By continuous processing, the blend is sterilized at temperatures of 130 to 145°C for 2 to 3 s in a battery of stainless steel tubes (1). Although continuous cheese cookers were developed as early as 1920, they are not commonly used in the processed cheese industry. The main reason is the great versatility in processed cheese products; therefore, changing over to a different product in continuous process, which requires intermediate cleaning, cannot be considered economical. A German patent describes a con tinuous process for simultaneous melting, homogenization, and sterilization in processed cheese production without application of pressure (25). A Japanese patent (26) describes a new method for the postprocessing heat treatment (to 100°C) of packed processed cheese, produced in the usual way.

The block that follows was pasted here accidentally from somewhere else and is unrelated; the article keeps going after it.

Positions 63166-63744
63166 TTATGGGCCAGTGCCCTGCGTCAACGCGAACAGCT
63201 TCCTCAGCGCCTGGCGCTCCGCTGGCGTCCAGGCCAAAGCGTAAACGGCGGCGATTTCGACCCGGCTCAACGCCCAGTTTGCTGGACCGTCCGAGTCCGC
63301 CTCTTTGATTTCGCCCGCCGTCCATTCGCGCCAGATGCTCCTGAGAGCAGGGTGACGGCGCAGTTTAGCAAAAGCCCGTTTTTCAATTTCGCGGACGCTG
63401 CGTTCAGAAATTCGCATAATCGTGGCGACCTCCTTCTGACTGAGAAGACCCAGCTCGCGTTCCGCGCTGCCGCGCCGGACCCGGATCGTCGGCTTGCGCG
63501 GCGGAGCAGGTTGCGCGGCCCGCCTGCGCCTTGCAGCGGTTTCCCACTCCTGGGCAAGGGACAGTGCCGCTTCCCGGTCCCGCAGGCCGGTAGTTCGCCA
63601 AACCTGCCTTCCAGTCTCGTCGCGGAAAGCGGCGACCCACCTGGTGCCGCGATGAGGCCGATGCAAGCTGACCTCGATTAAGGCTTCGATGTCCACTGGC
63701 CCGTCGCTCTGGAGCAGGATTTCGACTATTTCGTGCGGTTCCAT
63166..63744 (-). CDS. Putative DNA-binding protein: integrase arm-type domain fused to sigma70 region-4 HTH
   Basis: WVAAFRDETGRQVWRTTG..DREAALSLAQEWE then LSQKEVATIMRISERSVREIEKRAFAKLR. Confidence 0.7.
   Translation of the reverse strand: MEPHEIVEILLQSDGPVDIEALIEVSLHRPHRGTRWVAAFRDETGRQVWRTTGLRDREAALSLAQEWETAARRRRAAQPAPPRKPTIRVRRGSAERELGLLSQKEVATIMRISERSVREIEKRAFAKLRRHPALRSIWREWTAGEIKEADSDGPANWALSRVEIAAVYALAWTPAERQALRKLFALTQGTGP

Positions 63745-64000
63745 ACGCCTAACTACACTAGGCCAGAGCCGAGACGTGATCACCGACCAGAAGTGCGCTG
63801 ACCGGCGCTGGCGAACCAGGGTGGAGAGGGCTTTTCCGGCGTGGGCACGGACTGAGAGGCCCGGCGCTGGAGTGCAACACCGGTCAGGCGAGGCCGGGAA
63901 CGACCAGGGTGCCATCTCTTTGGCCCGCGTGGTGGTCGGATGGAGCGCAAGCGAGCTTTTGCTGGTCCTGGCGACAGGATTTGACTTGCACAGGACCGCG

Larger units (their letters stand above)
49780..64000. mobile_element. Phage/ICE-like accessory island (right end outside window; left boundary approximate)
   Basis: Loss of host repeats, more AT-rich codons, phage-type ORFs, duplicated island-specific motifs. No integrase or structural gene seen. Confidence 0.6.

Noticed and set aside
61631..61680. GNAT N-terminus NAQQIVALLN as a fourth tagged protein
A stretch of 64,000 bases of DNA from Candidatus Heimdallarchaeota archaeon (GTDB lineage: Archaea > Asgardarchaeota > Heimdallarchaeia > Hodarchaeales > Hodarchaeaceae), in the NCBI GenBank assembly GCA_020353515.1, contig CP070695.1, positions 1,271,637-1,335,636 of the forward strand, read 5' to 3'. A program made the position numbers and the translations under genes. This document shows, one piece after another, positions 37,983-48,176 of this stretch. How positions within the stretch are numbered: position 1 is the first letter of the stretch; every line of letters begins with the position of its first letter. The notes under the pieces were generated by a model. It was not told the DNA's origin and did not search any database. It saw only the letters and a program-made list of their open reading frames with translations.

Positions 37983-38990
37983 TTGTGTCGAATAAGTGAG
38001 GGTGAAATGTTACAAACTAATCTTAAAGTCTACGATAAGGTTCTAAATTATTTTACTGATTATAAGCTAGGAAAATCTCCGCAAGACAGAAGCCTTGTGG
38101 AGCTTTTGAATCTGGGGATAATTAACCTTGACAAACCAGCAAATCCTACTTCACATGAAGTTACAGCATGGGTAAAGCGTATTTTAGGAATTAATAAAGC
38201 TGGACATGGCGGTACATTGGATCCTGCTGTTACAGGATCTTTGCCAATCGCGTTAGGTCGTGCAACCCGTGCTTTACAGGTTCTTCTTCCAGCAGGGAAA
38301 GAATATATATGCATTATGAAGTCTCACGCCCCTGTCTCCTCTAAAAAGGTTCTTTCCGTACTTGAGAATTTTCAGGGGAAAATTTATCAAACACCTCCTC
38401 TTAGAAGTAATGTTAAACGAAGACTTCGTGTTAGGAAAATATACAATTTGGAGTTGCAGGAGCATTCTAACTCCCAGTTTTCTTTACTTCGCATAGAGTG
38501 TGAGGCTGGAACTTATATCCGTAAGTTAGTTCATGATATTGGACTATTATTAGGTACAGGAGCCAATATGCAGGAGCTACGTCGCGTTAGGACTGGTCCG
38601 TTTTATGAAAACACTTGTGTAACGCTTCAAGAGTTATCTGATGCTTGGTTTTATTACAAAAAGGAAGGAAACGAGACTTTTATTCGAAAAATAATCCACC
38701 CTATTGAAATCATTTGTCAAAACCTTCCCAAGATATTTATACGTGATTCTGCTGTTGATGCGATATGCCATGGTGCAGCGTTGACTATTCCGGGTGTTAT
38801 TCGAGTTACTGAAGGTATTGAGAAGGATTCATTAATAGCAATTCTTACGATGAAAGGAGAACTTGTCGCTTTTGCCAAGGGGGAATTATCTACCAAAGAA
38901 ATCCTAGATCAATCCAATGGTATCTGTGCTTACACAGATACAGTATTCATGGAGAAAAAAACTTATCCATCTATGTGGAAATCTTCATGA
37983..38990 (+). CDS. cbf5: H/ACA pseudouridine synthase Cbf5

A group of French authors (27) recently investigated the effects of blend variants and process conditions on protein-lipid interactions made by batch or extrusion cooker methods. Added emulsifying agents or premelted cheese mix increased lipid binding. Final cooling with slow mixing increased lipid binding in the extrusion cooker but not in the batch method. Proteolysis was greater in extruded than in the batch samples.

Regardless of the kind of facilities and technique of processing used, the emulsification of milkfat takes place. Transmission electron microscopy was used to observe the emulsification process (Fig. 3) (28).

The main chemical, mechanical, and thermal parameters in the cheese processing procedure are listed in Table 3. As evident from Table 3, the most important working conditions, which affect the processing and thus the quality of the final product, are as follows:

1. Temperature (heat induced by direct or indirect steam).

2. Duration of processing (depending on size and construction of the cooker, quality of raw material and blend composition, mechanical treatment, emulsifying agent used, desired keeping quality, etc).

3. Agitation (slow, at lowest speed of 60-90 rpm when producing processed cheese block, or fast, at 120-150 rpm for processed cheese spreads).